Super-Gonorrhea: Three cases in SE Asia confirmed in Western Tourists

Three cases of 'super gonorrhea' have been confirmed worldwide
Three cases of 'super gonorrhea' have been confirmed worldwide

Three SE Asia tourists are the first global cases of a new strain of ‘super-gonorrhoea’ which is resistant to antibiotics, a new report has warned.

Two Australians and the British man picked up the sexually-transmitted disease (STD) while having unprotected sex in south-east Asia.

The Brit’s case came to light earlier this year, when Public Health England confirmed he had been infected, before later revealing he had been successfully treated.

The European Centre for Disease Prevention and Control (ECDC) report, published this month, confirmed that two more tourists, both from Australia, picked up the infection.

After chlamydia, gonorrhea is the second most commonly contracted STD in Europe with 75,000 case confirmed in 2016.

Three cases of 'super gonorrhea' have been confirmed worldwide
Gonorrhoea is the second most commonly contracted STD in Europe (Image: PA)

If left untreated it can lead to infertility , ectopic pregnancies and pelvic inflammatory disease.

The report warns that greater collaboration is needed between public health authorities to tackle the issue.

It adds that the cases give “significant cause for concern” given a lack of alternative treatments.

The English patient caught the STD after a one-night stand despite having a girlfriend back home in England.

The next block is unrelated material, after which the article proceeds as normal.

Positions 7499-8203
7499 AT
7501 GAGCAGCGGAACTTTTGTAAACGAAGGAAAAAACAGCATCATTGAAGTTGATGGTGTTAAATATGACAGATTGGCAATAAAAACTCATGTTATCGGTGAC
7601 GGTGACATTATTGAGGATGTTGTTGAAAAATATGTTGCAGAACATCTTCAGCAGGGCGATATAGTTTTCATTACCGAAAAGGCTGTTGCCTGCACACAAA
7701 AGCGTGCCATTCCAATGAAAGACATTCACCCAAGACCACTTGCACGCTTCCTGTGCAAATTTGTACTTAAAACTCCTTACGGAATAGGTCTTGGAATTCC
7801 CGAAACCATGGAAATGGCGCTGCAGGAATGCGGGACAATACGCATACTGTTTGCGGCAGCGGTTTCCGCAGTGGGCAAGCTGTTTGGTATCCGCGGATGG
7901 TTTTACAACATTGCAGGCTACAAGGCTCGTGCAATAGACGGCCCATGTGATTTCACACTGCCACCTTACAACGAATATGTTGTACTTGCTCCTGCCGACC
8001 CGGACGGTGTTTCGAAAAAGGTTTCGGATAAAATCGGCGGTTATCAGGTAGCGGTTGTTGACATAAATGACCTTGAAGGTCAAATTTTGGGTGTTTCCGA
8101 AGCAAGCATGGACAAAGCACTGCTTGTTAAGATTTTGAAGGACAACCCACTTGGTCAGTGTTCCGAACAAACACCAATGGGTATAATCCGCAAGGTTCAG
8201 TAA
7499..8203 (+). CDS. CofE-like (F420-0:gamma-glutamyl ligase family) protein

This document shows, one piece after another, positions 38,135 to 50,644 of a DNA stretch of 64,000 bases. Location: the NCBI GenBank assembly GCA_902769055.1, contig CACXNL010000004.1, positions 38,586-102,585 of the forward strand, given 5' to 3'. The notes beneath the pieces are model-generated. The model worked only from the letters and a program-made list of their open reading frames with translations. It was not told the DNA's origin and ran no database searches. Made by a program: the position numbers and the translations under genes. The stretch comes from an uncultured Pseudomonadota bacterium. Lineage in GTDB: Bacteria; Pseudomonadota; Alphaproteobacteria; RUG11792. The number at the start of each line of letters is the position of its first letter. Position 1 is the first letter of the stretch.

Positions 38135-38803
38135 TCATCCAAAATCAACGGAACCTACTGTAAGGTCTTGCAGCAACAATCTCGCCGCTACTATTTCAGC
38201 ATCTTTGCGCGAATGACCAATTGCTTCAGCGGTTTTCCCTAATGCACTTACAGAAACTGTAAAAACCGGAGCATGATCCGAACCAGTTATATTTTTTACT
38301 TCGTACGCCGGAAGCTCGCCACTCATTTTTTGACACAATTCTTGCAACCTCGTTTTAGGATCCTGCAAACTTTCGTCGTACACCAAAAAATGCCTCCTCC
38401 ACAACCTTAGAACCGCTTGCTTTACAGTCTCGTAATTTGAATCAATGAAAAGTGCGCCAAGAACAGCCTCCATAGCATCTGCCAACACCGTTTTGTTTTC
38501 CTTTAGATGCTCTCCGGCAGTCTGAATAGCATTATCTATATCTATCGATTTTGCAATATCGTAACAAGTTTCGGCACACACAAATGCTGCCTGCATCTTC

It is feared that incurable gonorrhoea could be on the rise due to a decline in condom use as HIV fears lessen.

The ECDC said the cases were the first global reports of gonorrhoea with high-level resistance to vital antibiotics.

The British man visited sexual health services in early 2018 but attempts to get rid of the STI with the recommended treatment – a combination of antibiotics azithromycin and ceftriaxone – failed.

Three cases of 'super gonorrhea' have been confirmed worldwide
WHO experts warned last-resort antibiotics would soon be of no use against gonorrhoea (Image: Brand X)

He was successfully treated after three days of intravenous treatment with antibiotic ertapenem.

The man’s UK partner tested negative for the infection.

In the latest statement released via PHE, consultant scientist Dr Gwenda Hughes said: “These cases will be challenging for healthcare professionals to manage.

“We urge the public to avoid getting or passing on gonorrhea by using condoms consistently and correctly with all new and casual partners.

“If you think you have been at risk, you should seek an STI screen at a sexual health clinic.”



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